Tag Archives: Constructor

Lifetime of local static variables

Local static variables are constructed when the program flow first encounters their constructor call. This means that if control does not reach it, they will not be constructed.
They are destroyed at the end of the program. As with all objects, local statics are destroyed in reverse order of their creation.

#include <iostream>
#include <string>

struct Announcer {
    Announcer(const std::string& str) 
        : msg(str)
    {
        std::cout << "Created " << msg << "\n";
    }
    ~Announcer() 
    { 
        std::cout << "Destroyed " << msg << "\n";
    }
    std::string msg;
};

void func(bool condition) 
{
    if (condition) {
        static Announcer a1("in condition");
    }
    static Announcer a2("in func");
}

int main(int argc, char *argv[])
{
    func(argc > 1);
}

Running this without an argument produces:

Created in func
Destroyed in func

Because the code never enters the conditional in func(), a1 is never created.
Running it with an argument produces:

Created in condition
Created in func
Destroyed in func
Destroyed in condition

Here, the conditional has been entered, so a1 is created. Note the order of the destructor calls – in revese order to the order of construction.

Calling the base class constructor in C++

The default base class constructor will automatically be called by a derived class default constructor.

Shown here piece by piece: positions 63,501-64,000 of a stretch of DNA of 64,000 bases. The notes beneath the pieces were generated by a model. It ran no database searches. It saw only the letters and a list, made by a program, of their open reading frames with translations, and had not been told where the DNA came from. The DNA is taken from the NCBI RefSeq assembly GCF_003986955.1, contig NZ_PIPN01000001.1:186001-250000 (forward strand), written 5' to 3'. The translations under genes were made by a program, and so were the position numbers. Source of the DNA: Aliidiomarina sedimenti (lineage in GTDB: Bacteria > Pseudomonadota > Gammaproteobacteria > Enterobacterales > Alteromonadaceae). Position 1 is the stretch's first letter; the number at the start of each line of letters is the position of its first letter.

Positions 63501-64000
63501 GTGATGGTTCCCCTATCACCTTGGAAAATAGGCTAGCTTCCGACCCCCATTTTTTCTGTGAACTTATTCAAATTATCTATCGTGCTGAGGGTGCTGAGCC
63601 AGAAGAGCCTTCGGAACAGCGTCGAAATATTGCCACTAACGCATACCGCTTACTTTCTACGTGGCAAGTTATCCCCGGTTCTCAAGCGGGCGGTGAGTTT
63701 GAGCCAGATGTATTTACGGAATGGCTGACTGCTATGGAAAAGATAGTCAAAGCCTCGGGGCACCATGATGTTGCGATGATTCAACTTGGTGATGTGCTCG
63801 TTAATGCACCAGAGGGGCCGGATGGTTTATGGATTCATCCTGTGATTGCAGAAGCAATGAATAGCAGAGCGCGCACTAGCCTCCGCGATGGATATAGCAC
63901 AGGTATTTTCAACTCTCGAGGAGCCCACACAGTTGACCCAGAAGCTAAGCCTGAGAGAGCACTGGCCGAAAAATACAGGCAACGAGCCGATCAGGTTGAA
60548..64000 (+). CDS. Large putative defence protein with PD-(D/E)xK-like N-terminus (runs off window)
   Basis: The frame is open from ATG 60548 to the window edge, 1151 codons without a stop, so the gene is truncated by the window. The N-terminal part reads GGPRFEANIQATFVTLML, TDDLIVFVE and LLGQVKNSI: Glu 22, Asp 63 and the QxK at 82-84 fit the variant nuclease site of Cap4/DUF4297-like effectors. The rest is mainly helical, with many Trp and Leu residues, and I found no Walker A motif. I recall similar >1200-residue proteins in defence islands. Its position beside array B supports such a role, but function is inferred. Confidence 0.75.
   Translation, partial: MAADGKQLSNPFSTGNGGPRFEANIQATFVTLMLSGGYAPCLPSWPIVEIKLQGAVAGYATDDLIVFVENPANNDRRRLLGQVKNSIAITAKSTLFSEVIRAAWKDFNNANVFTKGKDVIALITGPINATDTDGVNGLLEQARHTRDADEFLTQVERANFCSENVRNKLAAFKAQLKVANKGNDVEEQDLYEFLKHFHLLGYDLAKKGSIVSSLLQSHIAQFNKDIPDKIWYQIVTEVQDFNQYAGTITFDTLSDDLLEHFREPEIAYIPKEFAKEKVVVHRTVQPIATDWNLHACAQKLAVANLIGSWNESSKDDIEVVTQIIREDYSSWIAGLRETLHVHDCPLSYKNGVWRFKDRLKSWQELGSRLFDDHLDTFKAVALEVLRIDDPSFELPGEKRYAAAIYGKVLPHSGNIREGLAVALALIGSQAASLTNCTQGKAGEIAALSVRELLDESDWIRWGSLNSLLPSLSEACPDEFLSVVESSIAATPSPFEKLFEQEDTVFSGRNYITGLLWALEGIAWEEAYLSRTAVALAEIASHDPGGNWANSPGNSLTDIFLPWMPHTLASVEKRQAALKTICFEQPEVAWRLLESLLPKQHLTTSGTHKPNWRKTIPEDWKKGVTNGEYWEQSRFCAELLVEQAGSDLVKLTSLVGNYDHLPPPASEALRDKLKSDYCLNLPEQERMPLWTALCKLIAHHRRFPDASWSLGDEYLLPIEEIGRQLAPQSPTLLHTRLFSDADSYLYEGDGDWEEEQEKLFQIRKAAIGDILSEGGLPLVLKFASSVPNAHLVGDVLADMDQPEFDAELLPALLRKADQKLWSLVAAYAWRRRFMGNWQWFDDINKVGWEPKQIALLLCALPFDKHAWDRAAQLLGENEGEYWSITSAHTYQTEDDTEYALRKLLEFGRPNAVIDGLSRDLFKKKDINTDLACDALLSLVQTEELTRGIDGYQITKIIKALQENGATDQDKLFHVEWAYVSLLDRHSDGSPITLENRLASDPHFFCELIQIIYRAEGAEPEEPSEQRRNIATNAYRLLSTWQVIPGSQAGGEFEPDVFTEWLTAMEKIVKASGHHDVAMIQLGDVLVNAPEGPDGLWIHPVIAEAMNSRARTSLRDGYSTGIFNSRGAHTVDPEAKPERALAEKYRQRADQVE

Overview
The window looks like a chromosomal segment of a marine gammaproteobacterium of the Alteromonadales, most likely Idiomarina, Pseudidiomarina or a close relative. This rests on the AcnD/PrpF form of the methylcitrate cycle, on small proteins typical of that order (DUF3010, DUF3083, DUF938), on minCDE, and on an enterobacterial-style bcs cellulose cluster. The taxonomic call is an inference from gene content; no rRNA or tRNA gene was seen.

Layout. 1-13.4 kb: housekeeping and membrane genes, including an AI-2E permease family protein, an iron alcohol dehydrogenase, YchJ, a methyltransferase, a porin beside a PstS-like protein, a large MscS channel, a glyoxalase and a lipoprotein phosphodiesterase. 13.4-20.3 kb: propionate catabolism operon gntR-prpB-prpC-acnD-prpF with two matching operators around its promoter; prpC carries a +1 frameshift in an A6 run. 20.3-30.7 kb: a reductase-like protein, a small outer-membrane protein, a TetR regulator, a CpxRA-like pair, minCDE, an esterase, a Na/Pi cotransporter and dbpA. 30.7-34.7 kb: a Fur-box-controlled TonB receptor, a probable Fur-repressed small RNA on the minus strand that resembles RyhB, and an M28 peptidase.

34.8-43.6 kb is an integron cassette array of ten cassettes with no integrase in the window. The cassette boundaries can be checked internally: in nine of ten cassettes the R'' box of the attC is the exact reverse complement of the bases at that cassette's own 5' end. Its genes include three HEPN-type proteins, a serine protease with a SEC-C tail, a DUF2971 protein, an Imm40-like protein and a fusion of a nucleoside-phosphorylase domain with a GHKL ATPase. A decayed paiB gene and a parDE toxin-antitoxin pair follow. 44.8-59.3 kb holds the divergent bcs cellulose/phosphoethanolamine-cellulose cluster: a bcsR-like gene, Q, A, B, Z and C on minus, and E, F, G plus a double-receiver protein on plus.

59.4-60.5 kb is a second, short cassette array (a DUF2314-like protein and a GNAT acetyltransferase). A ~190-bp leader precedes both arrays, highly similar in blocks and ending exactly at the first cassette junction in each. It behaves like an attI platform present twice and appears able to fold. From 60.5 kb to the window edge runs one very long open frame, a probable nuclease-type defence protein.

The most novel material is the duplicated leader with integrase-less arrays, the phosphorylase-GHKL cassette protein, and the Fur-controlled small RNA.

If you need to call another base class constructor, you need to put the call to it in the derived class initializer list:


class Base
{
public:
    Base(int i)
        i_(i)
    {
    }
private:
    int i_;
};

class Derived : public Base
{
public:
    Derived(int i, j)
        : Base(i), j_(j)
    {
    }
private:
    int j_;
};

See Typedef super for a handy idiom for referring to the base class.

Calling One Constructor from Another in C++

C++11 has added the ability to call one constructor from another, allowing you to combine the code in constructors. You just call the second constructor from the initialization list of the first:

class Fruit
{
public:
    Fruit(const std::string& name, int number)
        : name_(name), number_(number)
    {
    }
    Fruit(const std::string& name)
        : Fruit(name, -1)
    {
    }
private:
    std::string name_;
    int number_;
};

Unfortunately, there isn’t a way of doing this in C++03. Putting a constructor call in the initialization list is a syntax error, while putting it in the body of the constructor just creates a temporary object.

    Fruit(const std::string& name)
    {
        Fruit(name, -1); // This just creates a temporary object
    }

You can, however, combine constructors by using default parameters:

    Fruit(const std::string& name, int number=-1)
        : name_(name), number_(number)
    {
    }

Or you can do your initialization in an Init() function and have your constructors delegate to that:

    Fruit(const std::string& name, int number)
    {
        Init(name, number);
    }
    Fruit(const std::string& name)
    {
        Init(name, -1);
    }
    void Init(const std::string& name, int number)
    {
        name_ = name;
        number_ = number;
    }

There are a few disadvantages to the Init() method:

  • The fields will be default initialized in the constructor before being initialized again in the Init() function
  • The values initialized in the Init() function cannot be passed to base class constructors that need them because it’s too late at that point (although the base class itself might have an Init function)
  • You can’t initialize const pointer or reference members this way, because they need to be initialized in the initialization list